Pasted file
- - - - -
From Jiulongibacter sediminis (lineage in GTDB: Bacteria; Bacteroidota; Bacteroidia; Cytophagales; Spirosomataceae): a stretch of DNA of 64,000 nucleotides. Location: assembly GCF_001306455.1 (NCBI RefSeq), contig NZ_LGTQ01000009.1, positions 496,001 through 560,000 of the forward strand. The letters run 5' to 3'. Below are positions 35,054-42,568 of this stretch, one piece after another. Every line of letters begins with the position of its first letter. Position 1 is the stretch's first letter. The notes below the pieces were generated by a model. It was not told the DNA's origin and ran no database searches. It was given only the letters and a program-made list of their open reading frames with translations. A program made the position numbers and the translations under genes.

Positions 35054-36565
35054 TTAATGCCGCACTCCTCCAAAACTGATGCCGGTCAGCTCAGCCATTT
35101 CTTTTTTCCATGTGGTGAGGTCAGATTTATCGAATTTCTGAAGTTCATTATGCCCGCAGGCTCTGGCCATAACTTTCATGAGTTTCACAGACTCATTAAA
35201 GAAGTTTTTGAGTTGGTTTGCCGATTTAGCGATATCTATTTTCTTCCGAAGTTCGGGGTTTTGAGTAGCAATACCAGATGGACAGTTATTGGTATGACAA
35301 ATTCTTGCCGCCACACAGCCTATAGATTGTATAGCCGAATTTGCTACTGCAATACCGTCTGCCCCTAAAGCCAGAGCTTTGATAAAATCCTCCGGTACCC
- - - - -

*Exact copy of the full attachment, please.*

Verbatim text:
From Jiulongibacter sediminis (lineage in GTDB: Bacteria; Bacteroidota; Bacteroidia; Cytophagales; Spirosomataceae): a stretch of DNA of 64,000 nucleotides. Location: assembly GCF_001306455.1 (NCBI RefSeq), contig NZ_LGTQ01000009.1, positions 496,001 through 560,000 of the forward strand. The letters run 5' to 3'. Below are positions 35,054-42,568 of this stretch, one piece after another. Every line of letters begins with the position of its first letter. Position 1 is the stretch's first letter. The notes below the pieces were generated by a model. It was not told the DNA's origin and ran no database searches. It was given only the letters and a program-made list of their open reading frames with translations. A program made the position numbers and the translations under genes.

Positions 35054-36565
35054 TTAATGCCGCACTCCTCCAAAACTGATGCCGGTCAGCTCAGCCATTT
35101 CTTTTTTCCATGTGGTGAGGTCAGATTTATCGAATTTCTGAAGTTCATTATGCCCGCAGGCTCTGGCCATAACTTTCATGAGTTTCACAGACTCATTAAA
35201 GAAGTTTTTGAGTTGGTTTGCCGATTTAGCGATATCTATTTTCTTCCGAAGTTCGGGGTTTTGAGTAGCAATACCAGATGGACAGTTATTGGTATGACAA
35301 ATTCTTGCCGCCACACAGCCTATAGATTGTATAGCCGAATTTGCTACTGCAATACCGTCTGCCCCTAAAGCCAGAGCTTTGATAAAATCCTCCGGTACCC